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Writing to Learn: How to Write--And Think--Clearly about Any Subject at All
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Writing to Learn: How to Write--And Think--Clearly about Any Subject at All

3.95  ·  Rating details ·  775 ratings  ·  88 reviews
This is an essential book for everyone who wants to write clearly about any subject and use writing as a means of learning.
Paperback, 272 pages
Published June 4th 1993 by Harper Perennial (first published 1988)
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Average rating 3.95  · 
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 ·  775 ratings  ·  88 reviews


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Roy Lotz
Oct 08, 2016 rated it liked it
Humor is the most perilous of writing forms, full of risk; to make a vocation of brightening the reader’s day is an act of continuing gallantry.

Specialization inspires in me a certain existential dread. This is of two sorts. The first is the despairing thought that, by specializing, I will come to know only a certain, restricted corner of the vast universe. The second, more puerile fear is that, by becoming a specialist, I will commit myself on a path I won’t like very much.

Generalization
...more
Jonathan
Aug 08, 2013 rated it really liked it
If you’ve read On Writing Well, you should read this book too. If you haven’t, you should read them both. Writing to Learn does a great job of summarizing the idea of “Writing Across the Curriculum.” It gives examples, justifications, and inspiration. I would sum up the book like this:
1. Writing helps us think.
2. Clear writing is clear thinking.
3. You can (and should to truly learn) about any subject.
4. Everyone (not just “writers”) writes.
5. We learn by imitation.
6. Every subject is acces
...more
Anne White
Aug 07, 2015 rated it it was amazing
For anyone interested in the definition and use of "living books" in education, this is full of good examples and ponderings. It might be useful to accompany the topical chapters (such as "how to read social science") in Adler's How to Read a Book.
Neil R. Coulter
Feb 09, 2020 rated it really liked it
Shelves: non-fiction, editing
I’ve read On Writing Well several times (and am having my writing students read it this semester), but I hadn’t read anything else by William Zinsser. I picked up Writing to Learn, planning to read a chapter or two a day—but I just couldn’t put it down. I find Zinsser to be one of the most addictive writers, so easy to read. Even when I don’t quite agree with him, he’s a lot of fun.

Some of this book overlaps with On Writing Well (and they complement each other perfectly), but Zinsser’s main poin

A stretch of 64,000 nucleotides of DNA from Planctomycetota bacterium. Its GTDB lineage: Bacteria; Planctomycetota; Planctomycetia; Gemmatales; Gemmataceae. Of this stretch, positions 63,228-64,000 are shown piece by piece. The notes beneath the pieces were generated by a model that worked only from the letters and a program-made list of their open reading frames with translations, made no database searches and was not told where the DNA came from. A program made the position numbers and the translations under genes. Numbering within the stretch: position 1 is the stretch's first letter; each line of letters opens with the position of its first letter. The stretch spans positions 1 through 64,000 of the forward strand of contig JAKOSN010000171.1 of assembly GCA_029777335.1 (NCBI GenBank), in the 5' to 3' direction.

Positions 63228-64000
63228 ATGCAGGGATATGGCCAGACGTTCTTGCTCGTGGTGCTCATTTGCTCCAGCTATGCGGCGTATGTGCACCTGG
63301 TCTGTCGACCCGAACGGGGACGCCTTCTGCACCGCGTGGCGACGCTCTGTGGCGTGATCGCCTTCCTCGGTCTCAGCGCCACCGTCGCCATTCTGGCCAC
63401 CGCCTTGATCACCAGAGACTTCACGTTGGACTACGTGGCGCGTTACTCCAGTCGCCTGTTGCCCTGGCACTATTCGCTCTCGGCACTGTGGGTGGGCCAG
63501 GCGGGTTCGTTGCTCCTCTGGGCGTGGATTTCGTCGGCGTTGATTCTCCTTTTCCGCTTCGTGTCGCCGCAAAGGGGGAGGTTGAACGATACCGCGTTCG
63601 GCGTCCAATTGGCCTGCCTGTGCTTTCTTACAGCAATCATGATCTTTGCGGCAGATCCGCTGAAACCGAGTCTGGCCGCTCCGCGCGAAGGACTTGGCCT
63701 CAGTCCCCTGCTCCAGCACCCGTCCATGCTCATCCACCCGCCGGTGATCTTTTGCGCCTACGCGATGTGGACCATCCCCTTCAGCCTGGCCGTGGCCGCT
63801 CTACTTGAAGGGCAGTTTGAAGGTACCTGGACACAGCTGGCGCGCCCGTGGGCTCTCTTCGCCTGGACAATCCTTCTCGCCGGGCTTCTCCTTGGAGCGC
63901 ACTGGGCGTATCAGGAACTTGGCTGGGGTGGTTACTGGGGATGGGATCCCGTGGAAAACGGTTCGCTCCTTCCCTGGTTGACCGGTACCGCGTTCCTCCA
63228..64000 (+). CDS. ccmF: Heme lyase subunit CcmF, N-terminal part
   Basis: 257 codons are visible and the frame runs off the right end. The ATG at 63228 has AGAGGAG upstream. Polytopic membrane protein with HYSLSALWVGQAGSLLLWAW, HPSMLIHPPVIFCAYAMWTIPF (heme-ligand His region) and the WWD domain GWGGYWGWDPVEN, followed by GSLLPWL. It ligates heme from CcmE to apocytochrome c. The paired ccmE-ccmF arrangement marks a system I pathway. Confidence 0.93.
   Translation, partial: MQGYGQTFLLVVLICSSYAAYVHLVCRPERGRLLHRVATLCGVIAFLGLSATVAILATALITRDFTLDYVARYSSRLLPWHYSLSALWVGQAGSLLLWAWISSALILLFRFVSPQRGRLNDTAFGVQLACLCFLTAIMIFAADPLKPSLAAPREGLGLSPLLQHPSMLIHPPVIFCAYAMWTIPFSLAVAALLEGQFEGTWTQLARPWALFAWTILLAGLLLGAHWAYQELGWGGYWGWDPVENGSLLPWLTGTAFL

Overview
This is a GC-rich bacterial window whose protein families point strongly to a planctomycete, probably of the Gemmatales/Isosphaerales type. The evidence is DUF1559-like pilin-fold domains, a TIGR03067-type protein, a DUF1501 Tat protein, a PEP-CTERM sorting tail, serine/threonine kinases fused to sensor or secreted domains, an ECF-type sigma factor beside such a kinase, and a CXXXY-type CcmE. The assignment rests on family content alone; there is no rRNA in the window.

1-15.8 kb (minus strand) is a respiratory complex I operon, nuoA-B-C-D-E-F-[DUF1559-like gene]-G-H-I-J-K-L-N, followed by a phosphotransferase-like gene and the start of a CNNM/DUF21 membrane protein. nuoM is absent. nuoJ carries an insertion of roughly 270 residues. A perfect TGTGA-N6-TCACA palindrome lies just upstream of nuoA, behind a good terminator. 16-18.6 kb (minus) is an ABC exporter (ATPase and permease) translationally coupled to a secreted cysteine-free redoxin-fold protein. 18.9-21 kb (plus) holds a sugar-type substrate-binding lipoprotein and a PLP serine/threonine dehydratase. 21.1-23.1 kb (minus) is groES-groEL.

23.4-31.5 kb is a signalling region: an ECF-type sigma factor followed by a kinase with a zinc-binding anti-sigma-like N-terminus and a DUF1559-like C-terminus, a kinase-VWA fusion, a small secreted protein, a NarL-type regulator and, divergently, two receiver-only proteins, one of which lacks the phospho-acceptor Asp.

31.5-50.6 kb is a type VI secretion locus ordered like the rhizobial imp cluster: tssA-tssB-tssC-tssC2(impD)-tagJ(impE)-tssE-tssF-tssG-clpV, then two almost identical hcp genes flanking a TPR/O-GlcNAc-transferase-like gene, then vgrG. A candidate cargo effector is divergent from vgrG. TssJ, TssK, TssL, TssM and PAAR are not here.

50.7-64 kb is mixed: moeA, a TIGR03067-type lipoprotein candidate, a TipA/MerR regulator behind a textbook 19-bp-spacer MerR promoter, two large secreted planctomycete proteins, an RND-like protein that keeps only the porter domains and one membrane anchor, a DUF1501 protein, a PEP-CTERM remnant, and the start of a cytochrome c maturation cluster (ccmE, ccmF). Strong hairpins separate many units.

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Megan
Nov 09, 2009 rated it liked it
About six years ago I spent such a happy afternoon in the Melbourne library, reading Zinsser's On Writing Well (similar in style and content to Strunk and White's Elements of Style), I was happy to pick up another of his books when it came my way. The opening chapters were exciting: Zinsser wrote well about the pains and rewards of writing, and made an eloquent case that society (especially the educated, business class) has gone to the dogs by way of 'office-speak' and 'bureaucratese.' He even c ...more
Brian Eshleman
Mar 09, 2014 rated it it was amazing
I expected instruction on how to enjoy what we learned by writing reflectively about it. What I got was a warm and engaging memoir that also conveyed the former. This author provides a kindred spirit to those who are curious about more than their essential daily function, and he will encourage this, and he will encourage it in any reader in whom curiosity has become just a flicker. He makes every field he touches accessible, and he encourages us to share his zest for life.
Poiema
Oct 14, 2008 rated it really liked it
In one of my recent reads, Writing to Learn, William Zinsser makes the challenge to write about something that is intangible rather than concrete. For example, a music lesson. It is one thing to write descriptively about a work of art or a photograph~~~the reader can LOOK at what is being discussed. But to describe a musical technique requires the ability to conjure up sensory information of a different sort. In the author's own words:

"Writing about music also made me a better musician. The nee
...more
Lora
Dec 14, 2017 rated it it was amazing
I read this and _On Writing Well_ back when the books were only a few years old and I was teaching my first ever classes -- freshman composition. Zinsser is such an easy (apparently) writer and thinker that I don't know why I haven't come back to these again and again.

Easily remedied.
Tom McCleary
Mar 02, 2018 rated it it was amazing
Beyond being instructional on what makes for good writing, this book introduced me to some books that I have added to my ever-growing "want to read" list.
Soundarya Balasubramani